Growing Role of Storage in Video Networks
The recent announcement (January 14, 2008) by TANDBERG about the High Definition Content Server reminded me exactly how time consuming and therefore storage consuming video conferencing needs to become.
The Content Server stores 600 hours of video content at 30 frames per second and can support 5 ports of concurrent usage. It interacts with other video endpoints via the SIP or H.323 gateway in much the same way that a voice mail server application might work with an IP PBX. It stores the content in one format and can play it back in whatever streaming format (Microsoft Windows Media, Apple Quicktime or RealPlayer) the requesting user asks.
It is optimized for distance learning applications – record a lecture and publish. The nifty web-based front end allows PC-attached users to download the stored messages to an MP3 player, view them within a browser or have the file played to a video conferencing desktop or room system. Web developers can integrate the Content Server's APIs into web sites or other collaboration or media control applications such as Microsoft Office SharePoint.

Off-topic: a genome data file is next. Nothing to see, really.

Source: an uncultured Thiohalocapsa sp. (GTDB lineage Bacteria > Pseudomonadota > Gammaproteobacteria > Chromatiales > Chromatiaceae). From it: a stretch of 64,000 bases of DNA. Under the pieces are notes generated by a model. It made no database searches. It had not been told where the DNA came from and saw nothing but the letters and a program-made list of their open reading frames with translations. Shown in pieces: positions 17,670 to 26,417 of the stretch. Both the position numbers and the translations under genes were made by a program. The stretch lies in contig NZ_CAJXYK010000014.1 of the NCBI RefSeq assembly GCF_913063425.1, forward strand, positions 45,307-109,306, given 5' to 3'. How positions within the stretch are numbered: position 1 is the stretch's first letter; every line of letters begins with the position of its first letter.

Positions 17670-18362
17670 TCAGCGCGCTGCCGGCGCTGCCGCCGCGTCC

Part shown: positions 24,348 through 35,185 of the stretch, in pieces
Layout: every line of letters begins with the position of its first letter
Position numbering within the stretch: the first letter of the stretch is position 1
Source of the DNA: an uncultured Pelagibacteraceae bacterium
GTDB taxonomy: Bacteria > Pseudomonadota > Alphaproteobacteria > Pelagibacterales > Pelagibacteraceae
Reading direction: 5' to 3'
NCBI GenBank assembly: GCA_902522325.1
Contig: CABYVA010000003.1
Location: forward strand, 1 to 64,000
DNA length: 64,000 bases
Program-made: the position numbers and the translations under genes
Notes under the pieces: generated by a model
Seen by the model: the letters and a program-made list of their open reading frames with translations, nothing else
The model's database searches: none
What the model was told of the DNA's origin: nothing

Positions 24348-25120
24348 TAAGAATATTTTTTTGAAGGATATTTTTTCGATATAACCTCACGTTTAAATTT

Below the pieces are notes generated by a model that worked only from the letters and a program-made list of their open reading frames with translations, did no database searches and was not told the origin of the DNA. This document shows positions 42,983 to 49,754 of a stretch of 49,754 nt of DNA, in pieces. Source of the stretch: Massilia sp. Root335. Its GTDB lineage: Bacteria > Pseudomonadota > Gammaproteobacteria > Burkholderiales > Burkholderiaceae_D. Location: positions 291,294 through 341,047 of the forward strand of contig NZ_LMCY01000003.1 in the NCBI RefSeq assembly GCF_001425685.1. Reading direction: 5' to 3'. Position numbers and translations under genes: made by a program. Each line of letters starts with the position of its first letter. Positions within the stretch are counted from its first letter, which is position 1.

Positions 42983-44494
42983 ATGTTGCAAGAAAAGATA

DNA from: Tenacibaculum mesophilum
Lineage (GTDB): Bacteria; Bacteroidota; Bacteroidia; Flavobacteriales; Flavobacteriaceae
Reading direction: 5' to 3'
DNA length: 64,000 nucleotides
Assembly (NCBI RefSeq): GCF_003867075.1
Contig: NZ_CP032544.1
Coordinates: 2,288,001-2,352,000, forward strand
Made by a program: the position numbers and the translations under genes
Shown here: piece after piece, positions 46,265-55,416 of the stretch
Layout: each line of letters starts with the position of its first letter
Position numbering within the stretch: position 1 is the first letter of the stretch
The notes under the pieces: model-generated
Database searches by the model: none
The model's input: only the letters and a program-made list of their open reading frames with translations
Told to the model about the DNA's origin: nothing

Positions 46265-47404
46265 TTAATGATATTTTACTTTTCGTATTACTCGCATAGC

Publishers can post pointers to begin or skip over materials, but can't edit the footage to add effects or music track.
How big is 600 hours?
Of course your standards for compression will make this result vary, but in a scan of my hard drive, I see a typical QuickTime MPEG4 file as about 20 Mbytes per minute. So, 600 hours would be 720 Tbytes of storage. That's a lot of storage in a 1U appliance. The appliance also supports a Windows-class Network-Attached Storage so it can be the focal point for lots more storage.
This is not meant to be a Youtube.com component, but for universities, or for a medical center, a video library could be very educational.
This server is not the same idea as a voicemail server. A videomail server would allow anybody to deposit messages leaving only authenticated users to retrieve them. This server has the authentication backwards. It allows authenticated users to deposit video, and any user to retrieve them.
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